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Drug companies used to employ armies of sales representatives who traveled the country to convince doctors to prescribe lucrative prescription medications. In the past decade, though, most firms have been laying off drug reps to save money. Many doctors are too busy to spend time listening to the sales pitch.

Instead, the pharmaceutical industry has turned to television. Since the 1990s, prescription-drug advertising has become widespread. You can’t watch the evening news without seeing commercials for drugs to treat arthritis, erectile dysfunction, atrial fibrillation (A-fib), diabetic nerve pain, psoriasis, heartburn, COPD and low-T (testosterone).

Everyone assumes that these ads are aimed at patients. That’s why they are called “direct to consumer” (DTC) commercials. But a drug-industry insider confided to us that shortly after airing a new commercial, prescription sales for that medicine skyrocket. This happens too quickly for many patients to make an appointment to see the doctor and request the medication.

The assumption this executive made was that the commercials are having an important impact on prescribers. Even though such commercials are incredibly expensive, they may be more cost-effective than a large pharmaceutical sales force.

Although they may respond to these messages by writing prescriptions, doctors are ambivalent about DTC advertising. A Food and Drug Administration survey of physicians conducted last year found that nearly two-thirds of them believe DTC ads misinform patients and three-fourths think that the commercials overemphasize the benefits and downplay the risks of the featured products. At the same time, almost two-thirds agreed that the televised messages could prompt patients to seek medical advice.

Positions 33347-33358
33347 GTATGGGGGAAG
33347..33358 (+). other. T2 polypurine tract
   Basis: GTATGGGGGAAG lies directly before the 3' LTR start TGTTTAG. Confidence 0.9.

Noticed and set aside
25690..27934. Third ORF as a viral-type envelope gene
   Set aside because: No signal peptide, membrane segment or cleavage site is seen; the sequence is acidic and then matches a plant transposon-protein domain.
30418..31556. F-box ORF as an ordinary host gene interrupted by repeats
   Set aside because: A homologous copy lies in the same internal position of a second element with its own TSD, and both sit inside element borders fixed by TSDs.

Most viewers really dislike these commercials, though. Here is just one comment:

“The 24/7 bombardment with prescription-drug ads on television makes me want to haul the TV to the landfill. The motive behind these ads has nothing to do with human well-being. It has everything to do with ca$h in the pockets of the prescription-drug overlords. I think scare tactics and fear-mongering to sell medicine is bad policy.

“They often say, ‘Ask your doctor.’ Can’t people think for themselves anymore? Or must they run to the doctor daily to be told what to think and what to do? I take no prescription drugs, and scary ads don’t worry me.”

Actually, the side effects of many drugs that are advertised should worry people. The FDA requires the manufacturers to list serious adverse reactions. It’s not unusual for a voice-over to include disability or death in the long list of side effects.

Take the compelling Celebrex commercial, for example. A woman watching her friends in the water swims out to them and plays with a lovely dog while the announcer intones that the drug “may increase the chance of heart attack or stroke, which can lead to death.” The litany of serious skin reactions, bleeding and life-threatening ulcers is recited against an idyllic background.

DTC advertising is often defended as a way of informing the public about medical conditions and effective treatments. As compelling as the ads may be, however, they are not the best way to learn about the benefits and risks of potential therapies.